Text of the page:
Although many "Sternies" participate in All-Square (all university) clubs, Stern has its own Inter-Club Council that administers various clubs geared specifically toward Stern students (though many of these are open to the entire University), as well as its own Student Council. Some of these clubs include: the International Business Association, the Investment Analysis Group, the Stern Tisch Entertainment Business Association, Beta Alpha Psi, The Finance Society, the Economic Honors Society, and the Stern Business & Law society. Stern students do participate in NYU's MAP core, and close to half their courses are taken in the College of Arts and Science.
MBA Students also administer their own clubs, and have an even greater variety than the Undergraduate School, with clubs ranging from professional ethnic associations to specific career-oriented clubs such as the Private Equity Group, and even sports clubs like the popular Stern Soccer Club. The school also has its own governing student body, the Stern Student Corporation. Stern is known for the strength of its community, which can be described as down-to-earth, collaborative and supportive. The community comprises a diverse group of students and faculty that come from a variety of backgrounds, are driven and seek to achieve success yet not at the expense of a fellow student or faculty member.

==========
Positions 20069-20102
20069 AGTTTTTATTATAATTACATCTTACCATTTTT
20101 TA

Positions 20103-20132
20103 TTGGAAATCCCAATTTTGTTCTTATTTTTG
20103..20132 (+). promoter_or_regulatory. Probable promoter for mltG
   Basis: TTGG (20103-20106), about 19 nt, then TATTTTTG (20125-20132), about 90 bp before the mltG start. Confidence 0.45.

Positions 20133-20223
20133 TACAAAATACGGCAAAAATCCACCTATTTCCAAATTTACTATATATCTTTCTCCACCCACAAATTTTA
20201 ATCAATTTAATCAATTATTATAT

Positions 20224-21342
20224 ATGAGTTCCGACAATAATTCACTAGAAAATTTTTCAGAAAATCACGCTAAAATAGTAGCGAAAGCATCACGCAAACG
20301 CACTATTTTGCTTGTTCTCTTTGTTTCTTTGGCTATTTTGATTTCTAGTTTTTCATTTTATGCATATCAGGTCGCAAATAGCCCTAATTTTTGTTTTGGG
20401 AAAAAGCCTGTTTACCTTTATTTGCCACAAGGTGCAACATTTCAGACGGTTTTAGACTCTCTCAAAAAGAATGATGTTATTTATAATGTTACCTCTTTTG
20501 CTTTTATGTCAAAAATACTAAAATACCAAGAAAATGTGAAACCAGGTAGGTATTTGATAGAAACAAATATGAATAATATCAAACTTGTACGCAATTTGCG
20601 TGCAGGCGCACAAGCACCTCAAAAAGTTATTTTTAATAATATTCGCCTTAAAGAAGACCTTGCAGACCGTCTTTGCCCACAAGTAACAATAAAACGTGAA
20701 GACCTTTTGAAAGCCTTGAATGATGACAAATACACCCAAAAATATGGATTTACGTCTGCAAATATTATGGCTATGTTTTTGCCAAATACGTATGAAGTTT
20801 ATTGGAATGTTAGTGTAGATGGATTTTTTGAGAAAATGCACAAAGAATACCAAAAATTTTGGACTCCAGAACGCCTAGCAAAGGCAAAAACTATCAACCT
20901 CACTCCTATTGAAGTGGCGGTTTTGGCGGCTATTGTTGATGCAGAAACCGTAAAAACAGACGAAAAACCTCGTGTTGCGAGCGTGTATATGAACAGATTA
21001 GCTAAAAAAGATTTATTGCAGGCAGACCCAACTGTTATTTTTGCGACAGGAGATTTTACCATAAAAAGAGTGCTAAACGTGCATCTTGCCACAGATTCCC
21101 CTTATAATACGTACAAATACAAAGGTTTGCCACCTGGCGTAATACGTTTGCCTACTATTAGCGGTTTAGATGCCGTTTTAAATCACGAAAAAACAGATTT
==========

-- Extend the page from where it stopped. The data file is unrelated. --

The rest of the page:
All Stern undergraduate students are required to study one week overseas through the school's International Studies Program. Stern is the only undergraduate business college to incorporate and fund an overseas trip for all students as part of the business degree curriculum.